No, There’s Not a Worm in Your Bottle of Tequila. Here’s Why.

Hint: You're looking in the wrong bottle.

You know that legendary tequila worm that’s at the bottom of the bottle? It’s just that—a legend. There are no worms in tequila bottles. If you want to find this mystifying grub, you have to look at the bottom of a bottle of mezcal—preferably a cheap one.

What’s the difference?

Tequila and mezcal are not the same thing. They’re produced differently. What’s more, tequila is made exclusively from blue agave, while mezcal is made from any variety of the agave plant. Plus, true tequila is produced exclusively in five regions of Mexico: Michoacan, Guanajuato, Nayarit, Tamaulipas and Jalisco (where the town of Tequila is located).

Mezcal, on the other hand, is produced in nine areas of Mexico: Durango, Guanajuato, Guerrero, San Luis Potosi, Tamaulipas, Zacatecas, Michoacan, Puebla and Oaxaca.

(Has all this tequila talk made you crave a margarita? Try a healthier version of the classic or mix up something new: a refreshing paloma.)

And another thing…

You may want a cocktail after hearing this other piece of bad news. The worm is not even a worm. It is the larva of a type of moth that lives on the agave plant.

So, why is there a worm in mezcal?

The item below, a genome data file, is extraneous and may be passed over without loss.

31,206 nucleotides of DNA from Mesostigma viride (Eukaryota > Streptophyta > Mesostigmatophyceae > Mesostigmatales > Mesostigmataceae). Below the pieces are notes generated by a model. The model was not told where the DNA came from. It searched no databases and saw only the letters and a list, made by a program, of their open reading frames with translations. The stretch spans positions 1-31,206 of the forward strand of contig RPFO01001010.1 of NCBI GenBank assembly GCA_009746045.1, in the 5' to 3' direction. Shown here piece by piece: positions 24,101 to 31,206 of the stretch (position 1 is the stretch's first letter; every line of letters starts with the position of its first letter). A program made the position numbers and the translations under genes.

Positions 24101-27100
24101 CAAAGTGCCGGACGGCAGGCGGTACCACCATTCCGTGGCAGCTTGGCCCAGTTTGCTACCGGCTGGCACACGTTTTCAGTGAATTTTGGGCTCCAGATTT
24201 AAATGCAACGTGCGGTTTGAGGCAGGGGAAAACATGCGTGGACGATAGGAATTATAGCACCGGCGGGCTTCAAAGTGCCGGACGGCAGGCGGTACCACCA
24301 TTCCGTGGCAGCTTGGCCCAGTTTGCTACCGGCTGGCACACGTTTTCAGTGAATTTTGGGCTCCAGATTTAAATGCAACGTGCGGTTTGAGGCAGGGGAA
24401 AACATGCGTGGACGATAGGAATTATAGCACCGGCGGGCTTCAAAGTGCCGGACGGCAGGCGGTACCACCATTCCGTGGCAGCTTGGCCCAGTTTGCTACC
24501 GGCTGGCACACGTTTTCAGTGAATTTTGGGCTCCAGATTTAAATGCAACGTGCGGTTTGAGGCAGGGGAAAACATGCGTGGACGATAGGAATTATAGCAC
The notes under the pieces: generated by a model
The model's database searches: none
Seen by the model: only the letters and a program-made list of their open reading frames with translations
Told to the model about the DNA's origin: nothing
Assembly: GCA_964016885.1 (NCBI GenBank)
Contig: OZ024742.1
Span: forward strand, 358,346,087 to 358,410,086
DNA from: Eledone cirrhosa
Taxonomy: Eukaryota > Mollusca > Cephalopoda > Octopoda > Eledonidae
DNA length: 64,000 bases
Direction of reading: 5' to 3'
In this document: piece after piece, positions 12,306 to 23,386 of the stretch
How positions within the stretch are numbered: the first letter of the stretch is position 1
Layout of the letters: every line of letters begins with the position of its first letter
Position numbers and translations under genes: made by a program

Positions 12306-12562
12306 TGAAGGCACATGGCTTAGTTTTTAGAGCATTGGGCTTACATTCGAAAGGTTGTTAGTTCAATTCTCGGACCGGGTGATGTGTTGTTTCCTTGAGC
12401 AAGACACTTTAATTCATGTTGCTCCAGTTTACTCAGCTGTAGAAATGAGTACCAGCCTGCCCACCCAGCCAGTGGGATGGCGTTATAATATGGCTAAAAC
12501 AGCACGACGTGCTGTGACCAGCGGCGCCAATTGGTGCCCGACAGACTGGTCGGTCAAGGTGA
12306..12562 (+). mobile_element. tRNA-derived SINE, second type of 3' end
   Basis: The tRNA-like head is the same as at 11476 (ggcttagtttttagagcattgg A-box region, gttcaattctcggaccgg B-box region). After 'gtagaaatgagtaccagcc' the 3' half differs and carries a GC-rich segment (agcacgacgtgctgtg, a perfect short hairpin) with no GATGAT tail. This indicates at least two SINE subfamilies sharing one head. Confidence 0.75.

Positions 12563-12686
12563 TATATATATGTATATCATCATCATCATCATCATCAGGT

Larvae began appearing in mezcal bottles in the 1950s, when a mezcal maker discovered a moth larvae in a batch of his liquor and thought the stowaway improved its taste. He started adding “worms” to all his bottles as a marketing strategy. Soon, other mezcal manufacturers jumped on the bandwagon.

What happens to your body when you swallow the “tequila worm”?

Finally, as long as we’re busting myths, here’s another one: Does eating the worm cause hallucinations? Nope. If you start seeing things after eating the worm, it probably has more to do with the mezcal you had to drink than the actual larva.

Some people who have eaten a mezcal worm say it tastes like chicken. Luckily, there are other ways to enjoy that experience—try one of our recipes that actually use chicken! And if you’re feeding a crowd, be sure to make a big batch of margaritas, too.

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Cathryn Jakicic
Cathy Jakicic has written about everything from business and bacteria to beads and baking in her career —but she greatly prefers the last two. She is a baker and a crafter and loves to try new recipes for both.